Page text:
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Equilar Institute Reports

Equilar Gender Diversity Index: Q1 2018

Russell 3000 passes major milestone as four in five boards have at least one woman

May 9, 2018

For the second consecutive quarter, the Equilar Gender Diversity Index (GDI) moved closer to parity, as the percentage of women on Russell 3000 boards increased in Q1 2018 from 16.5% to 16.9%. This acceleration moved the needle on the GDI from 0.33 to 0.34, where 1.0 represents parity among men and women on corporate boards.

The chart below illustrates one of the key drivers of the increase of women on boards over the past few years. Nearly one-third of new directorships at Russell 3000 companies went to women in Q1 2018, a pace that has nearly doubled since 2014.

In addition, the percentage of Russell 3000 companies with all-male boards dipped below 20% for the first time ever in Q1 2018. This figure saw its largest absolute quarterly drop—1.3 percentage points—since Equilar initiated the Gender Diversity Index in early 2017.

“The progress we see in the index for Q1 2018 is encouraging and represents real commitments by boards to increase their diversity,” said Blair Jones, Managing Director at Semler Brossy Consulting Group. “They are finding that there are good female director candidates available and acting on it.”

The Path to Progress

In the past year, gender diversity has been a focal point in corporate governance, due in part to at least one major cause: direct pressure applied from major institutional investors. 2017 became a banner year for shareholder engagement around gender diversity on boards, beginning with State Street’s “Fearless Girl” statue of a young woman facing off with the Wall Street Bull to bring awareness to gender diversity.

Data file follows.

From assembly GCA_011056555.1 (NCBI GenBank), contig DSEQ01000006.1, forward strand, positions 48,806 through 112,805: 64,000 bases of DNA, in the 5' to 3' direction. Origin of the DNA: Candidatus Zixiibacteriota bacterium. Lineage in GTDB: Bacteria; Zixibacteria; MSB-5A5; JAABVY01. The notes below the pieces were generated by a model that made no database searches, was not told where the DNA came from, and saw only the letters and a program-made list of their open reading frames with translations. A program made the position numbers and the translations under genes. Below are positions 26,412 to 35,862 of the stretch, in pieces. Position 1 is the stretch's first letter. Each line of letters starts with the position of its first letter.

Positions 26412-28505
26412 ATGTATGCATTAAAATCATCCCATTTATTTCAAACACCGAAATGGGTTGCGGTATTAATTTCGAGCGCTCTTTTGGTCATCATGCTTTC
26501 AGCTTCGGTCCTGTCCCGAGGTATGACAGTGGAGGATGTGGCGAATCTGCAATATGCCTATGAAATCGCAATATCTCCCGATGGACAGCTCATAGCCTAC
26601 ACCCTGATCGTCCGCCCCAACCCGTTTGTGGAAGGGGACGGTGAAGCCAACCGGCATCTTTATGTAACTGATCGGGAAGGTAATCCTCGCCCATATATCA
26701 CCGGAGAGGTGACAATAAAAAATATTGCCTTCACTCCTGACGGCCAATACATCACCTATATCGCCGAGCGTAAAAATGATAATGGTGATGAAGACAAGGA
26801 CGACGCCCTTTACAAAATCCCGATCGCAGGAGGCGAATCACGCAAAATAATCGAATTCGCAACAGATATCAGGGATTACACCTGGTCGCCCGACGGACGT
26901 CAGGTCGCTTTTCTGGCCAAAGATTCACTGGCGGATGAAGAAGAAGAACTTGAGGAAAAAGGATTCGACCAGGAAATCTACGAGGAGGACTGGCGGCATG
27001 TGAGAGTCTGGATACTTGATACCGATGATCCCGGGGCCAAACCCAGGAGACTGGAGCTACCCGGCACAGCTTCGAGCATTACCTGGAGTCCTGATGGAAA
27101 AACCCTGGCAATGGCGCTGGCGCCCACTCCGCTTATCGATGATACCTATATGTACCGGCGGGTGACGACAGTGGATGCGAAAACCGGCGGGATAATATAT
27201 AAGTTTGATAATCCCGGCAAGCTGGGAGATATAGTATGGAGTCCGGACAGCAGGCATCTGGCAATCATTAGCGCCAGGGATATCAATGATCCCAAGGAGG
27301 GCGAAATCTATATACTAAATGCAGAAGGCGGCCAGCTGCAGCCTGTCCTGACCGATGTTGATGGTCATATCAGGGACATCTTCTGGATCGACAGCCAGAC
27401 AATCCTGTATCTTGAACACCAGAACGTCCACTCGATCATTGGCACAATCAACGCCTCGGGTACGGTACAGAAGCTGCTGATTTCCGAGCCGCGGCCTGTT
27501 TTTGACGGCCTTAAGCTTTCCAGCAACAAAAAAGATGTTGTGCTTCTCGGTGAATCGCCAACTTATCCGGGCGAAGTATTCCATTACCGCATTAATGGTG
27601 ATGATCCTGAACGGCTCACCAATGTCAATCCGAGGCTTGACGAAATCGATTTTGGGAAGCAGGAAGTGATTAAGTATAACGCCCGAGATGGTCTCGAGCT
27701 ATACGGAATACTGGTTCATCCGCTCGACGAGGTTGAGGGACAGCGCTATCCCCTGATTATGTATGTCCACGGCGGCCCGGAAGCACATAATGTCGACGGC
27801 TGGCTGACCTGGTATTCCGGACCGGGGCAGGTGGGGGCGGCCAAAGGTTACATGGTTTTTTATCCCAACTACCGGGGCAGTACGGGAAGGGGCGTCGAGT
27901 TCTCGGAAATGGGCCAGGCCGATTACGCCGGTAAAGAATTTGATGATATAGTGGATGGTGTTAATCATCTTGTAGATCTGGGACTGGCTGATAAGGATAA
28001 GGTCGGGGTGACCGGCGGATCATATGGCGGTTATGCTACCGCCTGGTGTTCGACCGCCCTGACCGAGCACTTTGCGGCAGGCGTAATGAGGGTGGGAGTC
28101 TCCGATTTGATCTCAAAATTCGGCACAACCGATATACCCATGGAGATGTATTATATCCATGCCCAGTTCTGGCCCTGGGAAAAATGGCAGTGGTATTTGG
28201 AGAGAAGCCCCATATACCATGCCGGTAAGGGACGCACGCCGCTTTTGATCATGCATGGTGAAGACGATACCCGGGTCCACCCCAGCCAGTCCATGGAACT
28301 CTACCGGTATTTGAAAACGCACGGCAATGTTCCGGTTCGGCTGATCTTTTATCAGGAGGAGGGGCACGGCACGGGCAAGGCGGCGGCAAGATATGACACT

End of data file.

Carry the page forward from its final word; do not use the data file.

The gesture was well-regarded, even winning a major advertising award, but State Street also put its pen to paper and voted against hundreds of directors on boards that did not have women. Subsequently, BlackRock voted in favor of several shareholder proposals that requested more disclosure around diversity in 2017. The investor doubled down in 2018, sending letters to all Russell 1000 companies that had fewer than two women on their boards.

“We believe that a lack of diversity on the board undermines its ability to make effective strategic decisions," the BlackRock letter said, which was signed by Michelle Edkins, Global Head of Investment Stewardship.

Perhaps the most notable initiative came from the New York City Comptroller’s Boardroom Accountability Project 2.0. Though State Street and BlackRock may have more assets allocated to more companies, the project explicitly called for the boards of 151 U.S. companies “to disclose the race and gender of their directors, along with board members’ skills, in a standardized ‘matrix’ format—and to enter into a dialogue regarding their board’s ‘refreshment’ process.” The Comptroller’s initial Boardroom Accountability Project was credited as the tipping point for implementing proxy access and increasing shareholders’ rights to nominate directors, which is another reason why this project has been seen as potentially transformative.

“I think investors are looking at board diversity from both a qualitative and quantitative perspective—qualitative in the sense that boards should represent the diverse makeup of the company’s consumer and employee base,” said Brigid Cremin Rosati, Director of Business Development at Georgeson. “From a quantitative perspective, investors are looking at the recent studies that demonstrate how having greater diversity on the board is good for business, can improve the bottom line, and is key for sustained long-term growth.”